10-11-15 Two Good Halves

Thirty minutes before kick-off the teams were on the pitch warming-up. The announcer went through the USA’s record in this World Cup. He explored the motivation of each team to win. ‘The USA does not want to go home winless with their tail between their legs. Japan is looking to triple the best record any Japanese team has even had in a World Cup and be the first team to ever win three pool matches and not get through to the quarterfinals.’

As the stands filled, “Ni-ppon clap-clap-clap” competed with “You-Ess-Ayy” to show dominate crowd support. The announcer went around the stadium asking who fans supported. If they weren’t from the USA, they were backing Japan. Although the Eagles had won both previous World Cup encounters and had beaten Japan a little over two months prior, they were the underdogs.

The USA’s early 3 point lead from a McGinty penalty kick in the 3rd minute quickly vanished as Japan scored a converted try in the 6th minute. As a chill began to seep into Kingsholm stadium it was clear this would be no repeat of the Eagles win over Japan in California in July. By the 15th minute the Japanese fans cries of Ni-ppon clap-clap-clap had the USA fans drowning out the claps with You-Ess-Ayy. It was like everyone was cheering for both teams.

In the 24th minute a try by USA star winger Ngwenya, his only try of this World Cup, put the Eagles briefly ahead. Two minutes later Japan drove a maul over the line and that was the last time the Eagles would be ahead. Ten minutes before half a few Eagle fans lost any hope of swaying anyone who might be leaning to support the underdog as, to the shame of most Eagle fans, they yelled to distract Japanese fullback, Goromaru, as he slotted a penalty kick to make it 17-8 at half.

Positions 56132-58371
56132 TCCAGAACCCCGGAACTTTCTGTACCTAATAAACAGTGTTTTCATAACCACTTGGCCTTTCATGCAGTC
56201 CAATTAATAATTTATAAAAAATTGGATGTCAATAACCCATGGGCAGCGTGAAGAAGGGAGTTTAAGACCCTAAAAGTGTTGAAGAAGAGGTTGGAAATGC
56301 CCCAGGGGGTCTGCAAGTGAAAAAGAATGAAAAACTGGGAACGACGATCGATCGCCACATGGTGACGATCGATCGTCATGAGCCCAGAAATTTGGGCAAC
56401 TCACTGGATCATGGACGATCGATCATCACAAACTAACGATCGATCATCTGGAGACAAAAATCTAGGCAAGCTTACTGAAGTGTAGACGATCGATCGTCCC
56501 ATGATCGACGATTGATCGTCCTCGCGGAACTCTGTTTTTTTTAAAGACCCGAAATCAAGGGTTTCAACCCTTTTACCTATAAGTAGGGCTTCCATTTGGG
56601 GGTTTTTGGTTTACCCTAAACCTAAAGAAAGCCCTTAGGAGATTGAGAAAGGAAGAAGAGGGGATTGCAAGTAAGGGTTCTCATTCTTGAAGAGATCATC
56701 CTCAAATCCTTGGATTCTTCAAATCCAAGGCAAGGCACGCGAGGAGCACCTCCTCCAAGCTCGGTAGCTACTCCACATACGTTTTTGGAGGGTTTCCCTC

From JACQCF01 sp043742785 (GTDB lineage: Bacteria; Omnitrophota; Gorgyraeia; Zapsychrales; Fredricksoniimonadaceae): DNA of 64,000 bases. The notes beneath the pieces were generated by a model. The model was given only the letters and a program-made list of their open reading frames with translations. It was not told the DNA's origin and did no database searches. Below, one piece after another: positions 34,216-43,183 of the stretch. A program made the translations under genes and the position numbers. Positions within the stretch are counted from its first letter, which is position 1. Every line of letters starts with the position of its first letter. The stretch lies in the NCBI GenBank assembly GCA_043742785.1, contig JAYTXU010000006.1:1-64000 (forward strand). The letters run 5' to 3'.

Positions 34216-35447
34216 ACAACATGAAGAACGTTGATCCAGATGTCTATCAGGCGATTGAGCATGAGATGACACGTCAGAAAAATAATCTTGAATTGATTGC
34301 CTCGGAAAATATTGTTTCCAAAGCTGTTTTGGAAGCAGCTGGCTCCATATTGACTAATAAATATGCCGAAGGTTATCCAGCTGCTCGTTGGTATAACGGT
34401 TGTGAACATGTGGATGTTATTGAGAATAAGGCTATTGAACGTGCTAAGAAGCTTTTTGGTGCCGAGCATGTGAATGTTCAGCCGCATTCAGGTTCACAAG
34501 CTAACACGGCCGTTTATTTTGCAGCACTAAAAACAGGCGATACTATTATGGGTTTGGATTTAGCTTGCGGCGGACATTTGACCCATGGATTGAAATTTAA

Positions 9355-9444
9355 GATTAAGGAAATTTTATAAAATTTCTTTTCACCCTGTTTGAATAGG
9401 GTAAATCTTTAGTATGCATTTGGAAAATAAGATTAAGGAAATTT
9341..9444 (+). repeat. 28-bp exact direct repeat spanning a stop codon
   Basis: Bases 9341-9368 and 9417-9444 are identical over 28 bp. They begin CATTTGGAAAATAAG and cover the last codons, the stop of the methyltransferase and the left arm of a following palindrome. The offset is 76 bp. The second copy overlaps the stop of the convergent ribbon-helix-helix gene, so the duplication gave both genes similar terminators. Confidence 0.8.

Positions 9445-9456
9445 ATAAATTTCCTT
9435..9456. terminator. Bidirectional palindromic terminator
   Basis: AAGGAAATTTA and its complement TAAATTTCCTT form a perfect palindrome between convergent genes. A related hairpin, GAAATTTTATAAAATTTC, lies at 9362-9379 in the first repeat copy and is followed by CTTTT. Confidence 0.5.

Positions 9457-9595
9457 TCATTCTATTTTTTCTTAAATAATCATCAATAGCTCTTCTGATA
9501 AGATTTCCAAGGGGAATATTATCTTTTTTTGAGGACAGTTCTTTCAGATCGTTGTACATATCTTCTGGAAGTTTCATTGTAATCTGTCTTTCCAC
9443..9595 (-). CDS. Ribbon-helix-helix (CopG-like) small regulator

In the second half Japan scored 11 points to the Eagles 10 to make the final score 28-18. Not bad against a side that had beaten South Africa three weeks earlier. Although the Eagles were going home winless, their tail was not between their legs. They had 2 halves of rugby from the eight halves they played in the tournament to crow about. The first being when they led Scotland 13-6 in Leeds before losing 39-16, and the b-side’s holding South Africa to only 14 points in Queen Elizabeth Olympic Stadium before the Springbok 64-0 tryfest began. The players were moving on with their lives and going back to their day jobs whether they were rugby related or not. For many this would be their last and possibly only World Cup and they had good memories.

At the post match press conference Japan coach Eddie Jones said this was their toughest match of the tournament because they were not playing for anything. Scotland’s win over Samoa had closed the chance of making the quarterfinals, and the USA were a desperate side looking for one win in this 2015 World Cup. He talked about the specifics of taking a small team and making them a quick attacking side against the increasing larger and larger defensive teams. Creating a good attacking side is harder than creating a good defensive side. Being an attacking side opens you up to risk of turnovers, but it was what Japan had to do. He used the previous evening’s tryless clash between Australia and Wales as an example of a great test match between two great defensive teams. He leaves Japan to go to a professional South African team, the Cape Town DHL Stormers, a much loved coach.

The USA coach, Mike Tolkin, rolled out banalities about losing momentum, simple errors, and letting Japan back in the match at his post match conference. At the end of the match and tournament it was clear to most that the Japanese were quicker, fitter, and better coached. What will happen to Tolkin now that the much touted best USA side ever disappears from the World Cup with 2 good halves, no wins, and the largest losing deficit in the tournament? It won’t be to a top professional team with a nation of rugby fans waving signs that say, “We Love You, Mike”

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